The Father-Daughter Dance is a fairly old book (published in 1993) which I came across at the library. I checked it out because I was curious about what the authors had to say about the father-daughter relationship. They talk about the idea that the relationship between fathers and daughters has a tremendous impact on society—women raised a certain way by their fathers are then prone to repeat unhealthy patterns of behavior with other men; and then these patterns are reflected in how the next generation of kids is raised, and so on. While I thought this view really discounted the impact of relationships with sons, but the idea that father-daughter relationships are important still holds.
The target audience is most likely adult women, particularly those who have not-so-perfect relationships with their fathers (and/or other men); a lot of the writing comes out of psychotherapy sessions Minninger has had treating women. I think it's the sort of book they hope fathers will read but don't really expect until their grown daughters ask them to. That said, I did find it helpful to think about some of the unhealthy patterns outlined in the book and to consider whether I'm moving in that direction with my own (still-quite-young) daughters.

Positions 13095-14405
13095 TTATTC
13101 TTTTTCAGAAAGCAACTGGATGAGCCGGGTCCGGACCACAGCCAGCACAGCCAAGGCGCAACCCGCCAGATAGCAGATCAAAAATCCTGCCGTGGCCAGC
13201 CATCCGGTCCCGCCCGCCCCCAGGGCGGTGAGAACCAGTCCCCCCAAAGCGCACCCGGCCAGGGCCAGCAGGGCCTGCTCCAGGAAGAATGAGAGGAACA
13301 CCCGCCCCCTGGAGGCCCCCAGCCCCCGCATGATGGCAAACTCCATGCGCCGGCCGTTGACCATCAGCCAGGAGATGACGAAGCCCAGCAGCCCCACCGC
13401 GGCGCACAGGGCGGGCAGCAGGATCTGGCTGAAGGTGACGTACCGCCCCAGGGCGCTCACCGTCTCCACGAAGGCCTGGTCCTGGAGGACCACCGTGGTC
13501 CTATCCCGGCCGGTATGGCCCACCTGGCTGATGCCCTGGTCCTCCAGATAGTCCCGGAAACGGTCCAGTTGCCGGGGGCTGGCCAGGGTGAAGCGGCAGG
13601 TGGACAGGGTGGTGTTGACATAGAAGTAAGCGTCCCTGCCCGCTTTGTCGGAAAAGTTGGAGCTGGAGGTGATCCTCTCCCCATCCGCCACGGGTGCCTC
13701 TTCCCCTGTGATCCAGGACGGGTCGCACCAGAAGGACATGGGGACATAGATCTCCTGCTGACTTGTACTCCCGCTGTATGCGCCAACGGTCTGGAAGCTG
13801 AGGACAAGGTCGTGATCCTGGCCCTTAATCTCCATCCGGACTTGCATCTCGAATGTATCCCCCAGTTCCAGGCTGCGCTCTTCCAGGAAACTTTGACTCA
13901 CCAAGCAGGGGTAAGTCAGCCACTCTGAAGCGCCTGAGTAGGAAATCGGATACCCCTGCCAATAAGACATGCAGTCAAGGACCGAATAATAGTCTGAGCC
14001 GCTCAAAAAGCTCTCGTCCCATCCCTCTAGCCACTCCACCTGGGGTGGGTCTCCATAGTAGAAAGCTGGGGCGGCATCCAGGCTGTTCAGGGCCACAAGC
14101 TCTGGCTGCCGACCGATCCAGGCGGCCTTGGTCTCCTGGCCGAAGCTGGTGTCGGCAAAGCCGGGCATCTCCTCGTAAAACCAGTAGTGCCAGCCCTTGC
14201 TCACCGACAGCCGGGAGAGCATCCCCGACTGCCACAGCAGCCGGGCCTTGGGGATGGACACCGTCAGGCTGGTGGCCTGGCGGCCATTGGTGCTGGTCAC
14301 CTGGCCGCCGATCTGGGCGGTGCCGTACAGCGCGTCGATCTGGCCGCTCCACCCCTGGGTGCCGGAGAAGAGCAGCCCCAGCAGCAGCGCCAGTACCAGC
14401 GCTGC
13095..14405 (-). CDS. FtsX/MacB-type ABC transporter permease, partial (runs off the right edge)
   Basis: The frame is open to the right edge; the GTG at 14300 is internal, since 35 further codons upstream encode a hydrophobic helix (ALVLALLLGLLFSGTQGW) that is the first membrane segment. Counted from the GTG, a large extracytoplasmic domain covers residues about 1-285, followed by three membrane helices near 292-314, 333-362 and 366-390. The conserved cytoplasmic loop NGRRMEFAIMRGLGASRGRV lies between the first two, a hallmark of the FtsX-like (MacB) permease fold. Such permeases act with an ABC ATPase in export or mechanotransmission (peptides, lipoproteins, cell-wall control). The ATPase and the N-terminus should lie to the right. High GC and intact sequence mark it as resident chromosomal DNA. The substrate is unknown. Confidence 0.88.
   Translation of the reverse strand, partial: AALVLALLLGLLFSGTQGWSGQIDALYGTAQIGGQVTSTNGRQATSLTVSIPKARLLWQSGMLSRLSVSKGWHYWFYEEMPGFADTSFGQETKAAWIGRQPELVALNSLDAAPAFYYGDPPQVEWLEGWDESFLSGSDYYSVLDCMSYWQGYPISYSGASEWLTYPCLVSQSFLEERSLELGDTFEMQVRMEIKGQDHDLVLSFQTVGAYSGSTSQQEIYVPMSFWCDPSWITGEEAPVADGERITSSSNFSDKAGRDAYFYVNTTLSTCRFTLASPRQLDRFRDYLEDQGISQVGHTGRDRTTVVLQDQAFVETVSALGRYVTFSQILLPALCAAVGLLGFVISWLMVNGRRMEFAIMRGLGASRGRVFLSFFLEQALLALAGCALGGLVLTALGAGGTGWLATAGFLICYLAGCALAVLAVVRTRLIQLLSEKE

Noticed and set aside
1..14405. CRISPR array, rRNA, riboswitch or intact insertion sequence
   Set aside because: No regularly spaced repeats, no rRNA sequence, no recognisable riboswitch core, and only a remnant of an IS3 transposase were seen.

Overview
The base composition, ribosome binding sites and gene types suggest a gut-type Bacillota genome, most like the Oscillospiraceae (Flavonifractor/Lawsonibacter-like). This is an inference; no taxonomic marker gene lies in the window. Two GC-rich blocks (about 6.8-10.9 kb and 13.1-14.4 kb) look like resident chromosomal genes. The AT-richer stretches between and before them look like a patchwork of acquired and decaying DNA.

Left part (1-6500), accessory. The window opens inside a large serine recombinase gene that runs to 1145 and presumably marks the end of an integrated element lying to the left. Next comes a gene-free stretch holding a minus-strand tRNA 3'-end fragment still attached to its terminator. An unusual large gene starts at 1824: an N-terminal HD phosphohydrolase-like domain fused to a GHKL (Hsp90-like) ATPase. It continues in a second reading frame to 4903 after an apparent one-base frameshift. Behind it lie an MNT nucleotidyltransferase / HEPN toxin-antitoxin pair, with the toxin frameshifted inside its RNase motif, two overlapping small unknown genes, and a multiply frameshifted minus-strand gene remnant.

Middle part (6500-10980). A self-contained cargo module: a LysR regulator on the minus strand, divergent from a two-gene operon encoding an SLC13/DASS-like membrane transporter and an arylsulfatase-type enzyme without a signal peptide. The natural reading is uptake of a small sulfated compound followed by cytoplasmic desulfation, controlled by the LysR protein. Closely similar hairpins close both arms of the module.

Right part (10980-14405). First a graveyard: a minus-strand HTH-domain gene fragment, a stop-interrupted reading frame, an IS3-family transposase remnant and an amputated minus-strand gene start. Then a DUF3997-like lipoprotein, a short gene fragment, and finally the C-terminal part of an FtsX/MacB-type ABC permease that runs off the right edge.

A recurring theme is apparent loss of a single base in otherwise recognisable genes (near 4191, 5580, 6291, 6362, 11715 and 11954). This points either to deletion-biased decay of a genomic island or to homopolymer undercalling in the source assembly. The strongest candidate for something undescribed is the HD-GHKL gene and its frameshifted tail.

The six unhealthy patterns they describe, one per chapter, are:
The authors draw from literature, movies, actual people (particularly famous women), and other sources to paint pictures of the different behaviors, from how a daughter is treated as a child to their relationships with their fathers and other men as adults. While I didn't see myself totally reflected in any single one of these patterns, I could tell that I'm in more danger of falling into some than others and it was helpful to have a sort of early warning. I came away from the book feeling mostly satisfied with my current relationship with my girls and equipped with some foreknowledge about things to watch for.
After describing these unhealthy patterns, the book also talks about mother-raised children, solo dances (when one party is deceased or otherwise unavailable for reconciliation), some sections about potential solutions including redecision therapy, and finally a few examples of a healthy father-daughter relationship. One particular chapter gave some theories on why opposites attract, and why many people fall into a pattern: break up and then find somebody similar to the person you just left. There is also a section about our tendency to prefer pretense (hiding potential conflicts) over actually resolving conflicts.
Overall I think it's a well-written book but it is a little heavy on anecdotal rather than based on scientific evidence, so that made the book a little less effective for me personally. Also, I think that my situation as a stay-at-home dad is not something that was widespread enough when the book was written that it's really addressed in much detail. I think it could certainly be a helpful book, particularly for grown women who have difficult relationships with their fathers, but unless there is an updated version I'm not sure it's something that I'd suggest for everyone now.
Fed to jonathan's brain | March 01, 2010 | Comments (0)